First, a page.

We identified 218
847 women in the older group and 445
382 in the younger group who met our inclusion criteria (table 1). The average interval between the three consecutive negative results (that is, between the first and the second, and the second and the third smear) was 40 months in the older group and 39 months in the younger group, reflecting the fact that women could accumulate the three registered negative smears either in about the 20 years before 1996, when recommendations tried to limit screening to once in three years, or in the seven years since 1996 to 2002, with the recommendation of one smear per five years. In the period between 1 January 1994 and 31 December 2002, 1.3 and 2.6 million person years in follow-up accrued in these groups, respectively, an average of 5.84 and 5.83 years per woman (table 2). The two groups had a similar rate of screening after the third negative smear (table 3): about a third had none, about a third had one, and the remaining third had more than one further primary test registered. Forty two women in the older group and 105 women in the younger group developed cervical cancer (table 2).
Table 1 Description of study population by five year age groups
Table 2 Incidence of invasive cervical cancer after third consecutive negative smear result for two age groups
Table 3 Percentage of primary screening tests after third consecutive negative smear result*
During follow-up, the difference in the cumulative incidence rate between the age groups was never significant (fig 2 and table 2) . Table 4 shows the average absolute yearly incidence rates.
Fig 2 Cumulative incidence rate for invasive cancer by age group and time since third consecutive negative smear result
Table 4 Incidence rates per 100 000 woman years at risk (95% CI) by age group and year in follow-up
The average age of women was 37.3 years in the younger group and 48.7 years in the older group. Pooling women into two large age groups does not seem to have affected this result, as the cumulative incidence rate for cervical cancer at 10 years in smaller five year age groups also did not differ significantly (table 1, P=0.24).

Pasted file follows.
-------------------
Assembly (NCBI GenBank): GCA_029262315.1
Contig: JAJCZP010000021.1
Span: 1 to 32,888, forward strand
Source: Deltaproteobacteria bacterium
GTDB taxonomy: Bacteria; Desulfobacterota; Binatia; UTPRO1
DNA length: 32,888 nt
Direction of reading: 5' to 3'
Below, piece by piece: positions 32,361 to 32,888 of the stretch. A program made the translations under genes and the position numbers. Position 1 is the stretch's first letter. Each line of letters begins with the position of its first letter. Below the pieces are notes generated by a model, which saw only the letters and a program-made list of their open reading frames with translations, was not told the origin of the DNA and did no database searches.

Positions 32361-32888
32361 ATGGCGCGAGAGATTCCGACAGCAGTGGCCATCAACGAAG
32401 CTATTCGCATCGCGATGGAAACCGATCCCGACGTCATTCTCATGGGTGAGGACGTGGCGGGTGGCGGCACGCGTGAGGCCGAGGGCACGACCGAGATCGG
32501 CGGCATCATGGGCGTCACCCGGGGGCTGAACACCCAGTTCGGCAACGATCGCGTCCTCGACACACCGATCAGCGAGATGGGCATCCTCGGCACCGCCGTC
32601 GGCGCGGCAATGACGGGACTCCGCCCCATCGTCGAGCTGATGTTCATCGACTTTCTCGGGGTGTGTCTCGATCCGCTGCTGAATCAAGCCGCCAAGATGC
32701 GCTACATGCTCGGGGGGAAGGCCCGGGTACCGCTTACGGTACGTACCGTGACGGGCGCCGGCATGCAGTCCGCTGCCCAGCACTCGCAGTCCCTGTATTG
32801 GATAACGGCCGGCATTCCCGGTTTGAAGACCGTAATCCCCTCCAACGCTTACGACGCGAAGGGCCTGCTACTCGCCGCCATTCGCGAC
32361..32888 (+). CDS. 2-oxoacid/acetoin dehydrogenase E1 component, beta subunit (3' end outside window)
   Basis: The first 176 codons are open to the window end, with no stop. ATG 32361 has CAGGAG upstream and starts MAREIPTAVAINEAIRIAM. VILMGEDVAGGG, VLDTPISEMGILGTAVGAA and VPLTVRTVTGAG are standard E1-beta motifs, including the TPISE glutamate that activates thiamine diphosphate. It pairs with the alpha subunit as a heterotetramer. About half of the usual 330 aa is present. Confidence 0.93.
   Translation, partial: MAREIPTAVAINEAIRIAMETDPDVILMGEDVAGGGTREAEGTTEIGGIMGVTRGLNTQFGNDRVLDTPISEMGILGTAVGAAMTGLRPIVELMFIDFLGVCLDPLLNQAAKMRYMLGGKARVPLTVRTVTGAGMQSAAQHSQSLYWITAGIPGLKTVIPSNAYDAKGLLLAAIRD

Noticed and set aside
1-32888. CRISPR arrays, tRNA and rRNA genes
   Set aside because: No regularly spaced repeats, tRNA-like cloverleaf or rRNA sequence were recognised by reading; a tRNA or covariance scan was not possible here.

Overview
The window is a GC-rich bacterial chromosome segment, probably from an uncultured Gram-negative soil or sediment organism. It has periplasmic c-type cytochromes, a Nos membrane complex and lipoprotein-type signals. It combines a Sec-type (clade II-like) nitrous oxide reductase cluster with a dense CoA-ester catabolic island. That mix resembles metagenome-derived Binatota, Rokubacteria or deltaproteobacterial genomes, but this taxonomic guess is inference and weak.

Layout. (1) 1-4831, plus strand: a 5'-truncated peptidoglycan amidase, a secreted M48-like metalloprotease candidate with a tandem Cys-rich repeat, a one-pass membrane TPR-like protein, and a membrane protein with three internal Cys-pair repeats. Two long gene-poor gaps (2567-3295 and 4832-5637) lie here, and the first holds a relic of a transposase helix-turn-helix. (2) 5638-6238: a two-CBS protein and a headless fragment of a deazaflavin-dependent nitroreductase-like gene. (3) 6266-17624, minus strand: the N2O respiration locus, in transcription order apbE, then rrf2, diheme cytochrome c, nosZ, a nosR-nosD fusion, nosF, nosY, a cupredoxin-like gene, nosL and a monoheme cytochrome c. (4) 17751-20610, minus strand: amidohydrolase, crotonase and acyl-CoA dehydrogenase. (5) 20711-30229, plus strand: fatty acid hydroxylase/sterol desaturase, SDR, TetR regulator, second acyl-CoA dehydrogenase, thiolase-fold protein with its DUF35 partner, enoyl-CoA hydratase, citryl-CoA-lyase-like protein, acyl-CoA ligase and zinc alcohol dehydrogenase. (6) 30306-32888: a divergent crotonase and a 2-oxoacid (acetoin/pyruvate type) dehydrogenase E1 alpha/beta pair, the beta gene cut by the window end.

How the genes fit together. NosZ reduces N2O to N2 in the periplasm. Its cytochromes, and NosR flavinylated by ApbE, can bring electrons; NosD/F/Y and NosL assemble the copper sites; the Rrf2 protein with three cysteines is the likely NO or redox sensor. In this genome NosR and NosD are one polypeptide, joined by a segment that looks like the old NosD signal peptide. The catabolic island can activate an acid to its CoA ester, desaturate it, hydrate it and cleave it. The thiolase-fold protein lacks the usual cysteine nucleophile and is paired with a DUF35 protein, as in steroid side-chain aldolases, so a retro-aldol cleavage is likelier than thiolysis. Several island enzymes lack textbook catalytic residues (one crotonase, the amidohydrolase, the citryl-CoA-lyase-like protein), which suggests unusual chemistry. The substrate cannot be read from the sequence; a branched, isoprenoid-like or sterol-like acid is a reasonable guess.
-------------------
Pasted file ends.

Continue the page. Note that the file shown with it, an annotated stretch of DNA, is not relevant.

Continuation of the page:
The overall hazard ratio was 0.84 (95% confidence interval 0.59 to 1.21) for the older compared with the younger group. The test for time dependency of the relative hazards was non-significant (P=0.86).
We also varied the criterion for study eligibility from requiring three to requiring either two or four consecutive negative results. This changed the absolute level of risk but not the relation between the two age groups. After two consecutive negative results, the 10 year cumulative incidence rate for cancer was 45/100
000 (39 to 52) in the younger group and 48/100
000 (38 to 61) in the older group. Within 10 years after four consecutive negative smears, the cumulative incidence rate in the younger group was 47/100
000 (34 to 65), whereas in the older group it was 26/100
000 (14 to 47). By 15 years, however, the cumulative incidence rate after four consecutive negative smears in the older group caught up with that in the younger group (74/100
000 (45 to 121) in the younger group and 82/100
000 (26 to 257) in the older group).
We also calculated the cumulative incidence rate with cervical intraepithelial neoplasia grade I+ as the end point (table 5, fig 3) . By 10 years, the cumulative incidence rate was 1258/100
000 (1209 to 1308) in the younger group and 594/100
000 (547 to 645) in the older group. The difference between both groups was significant throughout the entire follow-up. Use of cervical intraepithelial neoplasia grade II+ or grade III+ as the end point instead of grade I+ also showed that preinvasive lesions are more commonly detected in the younger groups. The cumulative incidence rate of cervical intraepithelial neoplasia grade II+ was 721/100
000 (684 to 759) among younger and 258/100
000 (227 to 293) among older women. The cumulative incidence rate of cervical intraepithelial neoplasia grade III+ was 445/100
000 (417 to 476) among younger and 165/100,000 (140 to 194) among older women.
Fig 3 Cumulative incidence rate for cervical intraepithelial neoplasia grade I+ (CIN I+) by age group and time since third consecutive negative smear result
Table 5 Incidence of cervical intraepithelial neoplasia I+ (CIN I+) after third consecutive negative smear result for two age groups